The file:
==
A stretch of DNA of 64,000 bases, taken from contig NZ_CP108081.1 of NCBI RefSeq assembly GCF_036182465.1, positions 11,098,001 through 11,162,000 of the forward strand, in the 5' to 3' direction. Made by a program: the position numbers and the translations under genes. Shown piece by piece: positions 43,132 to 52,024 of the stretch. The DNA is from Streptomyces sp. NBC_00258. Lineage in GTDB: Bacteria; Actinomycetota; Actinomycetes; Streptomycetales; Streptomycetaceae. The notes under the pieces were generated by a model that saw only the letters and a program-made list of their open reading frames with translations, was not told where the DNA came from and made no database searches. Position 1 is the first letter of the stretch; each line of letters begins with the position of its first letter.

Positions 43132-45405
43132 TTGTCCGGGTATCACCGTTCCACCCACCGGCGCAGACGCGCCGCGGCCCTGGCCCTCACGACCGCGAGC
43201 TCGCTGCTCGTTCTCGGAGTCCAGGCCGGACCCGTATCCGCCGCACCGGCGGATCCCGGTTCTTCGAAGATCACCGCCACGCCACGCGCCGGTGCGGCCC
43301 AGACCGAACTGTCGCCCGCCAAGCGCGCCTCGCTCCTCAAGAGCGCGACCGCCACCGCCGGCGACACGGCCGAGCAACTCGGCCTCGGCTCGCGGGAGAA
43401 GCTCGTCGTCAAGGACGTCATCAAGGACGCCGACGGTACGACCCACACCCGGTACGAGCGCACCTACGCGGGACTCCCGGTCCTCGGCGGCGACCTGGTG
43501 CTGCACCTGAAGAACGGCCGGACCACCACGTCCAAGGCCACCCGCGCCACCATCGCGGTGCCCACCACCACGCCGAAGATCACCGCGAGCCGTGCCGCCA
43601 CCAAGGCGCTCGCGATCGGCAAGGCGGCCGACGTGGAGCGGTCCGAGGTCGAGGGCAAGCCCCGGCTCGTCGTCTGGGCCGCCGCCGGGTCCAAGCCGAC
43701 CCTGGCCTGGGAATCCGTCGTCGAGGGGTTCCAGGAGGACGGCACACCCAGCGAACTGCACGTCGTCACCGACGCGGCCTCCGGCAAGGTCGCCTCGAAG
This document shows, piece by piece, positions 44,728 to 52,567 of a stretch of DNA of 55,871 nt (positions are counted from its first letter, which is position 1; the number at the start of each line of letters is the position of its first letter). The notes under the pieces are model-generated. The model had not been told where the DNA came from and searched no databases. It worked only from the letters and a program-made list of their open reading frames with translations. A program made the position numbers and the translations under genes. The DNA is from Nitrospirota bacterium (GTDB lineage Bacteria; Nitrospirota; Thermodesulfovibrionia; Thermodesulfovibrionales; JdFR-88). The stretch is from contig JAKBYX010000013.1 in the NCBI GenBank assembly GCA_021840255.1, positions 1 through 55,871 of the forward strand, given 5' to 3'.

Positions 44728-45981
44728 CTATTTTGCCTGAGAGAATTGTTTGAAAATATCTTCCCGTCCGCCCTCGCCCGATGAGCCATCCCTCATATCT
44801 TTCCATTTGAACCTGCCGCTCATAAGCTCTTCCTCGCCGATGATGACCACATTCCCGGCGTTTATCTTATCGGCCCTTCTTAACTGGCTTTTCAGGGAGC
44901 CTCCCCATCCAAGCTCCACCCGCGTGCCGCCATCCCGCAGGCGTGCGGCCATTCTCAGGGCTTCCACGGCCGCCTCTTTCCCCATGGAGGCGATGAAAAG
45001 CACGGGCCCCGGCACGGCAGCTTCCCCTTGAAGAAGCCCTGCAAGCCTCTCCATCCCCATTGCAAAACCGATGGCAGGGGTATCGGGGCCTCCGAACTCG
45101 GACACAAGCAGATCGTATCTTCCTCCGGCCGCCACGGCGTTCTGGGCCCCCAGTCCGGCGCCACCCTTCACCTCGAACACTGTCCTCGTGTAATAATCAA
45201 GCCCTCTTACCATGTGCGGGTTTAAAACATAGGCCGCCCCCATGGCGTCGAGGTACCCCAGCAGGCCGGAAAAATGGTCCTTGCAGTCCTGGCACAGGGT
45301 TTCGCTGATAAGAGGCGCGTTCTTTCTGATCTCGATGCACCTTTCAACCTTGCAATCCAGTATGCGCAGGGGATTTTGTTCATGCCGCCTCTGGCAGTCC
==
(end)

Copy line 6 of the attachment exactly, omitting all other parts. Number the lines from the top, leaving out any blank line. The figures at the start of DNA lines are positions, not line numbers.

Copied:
43401 GCTCGTCGTCAAGGACGTCATCAAGGACGCCGACGGTACGACCCACACCCGGTACGAGCGCACCTACGCGGGACTCCCGGTCCTCGGCGGCGACCTGGTG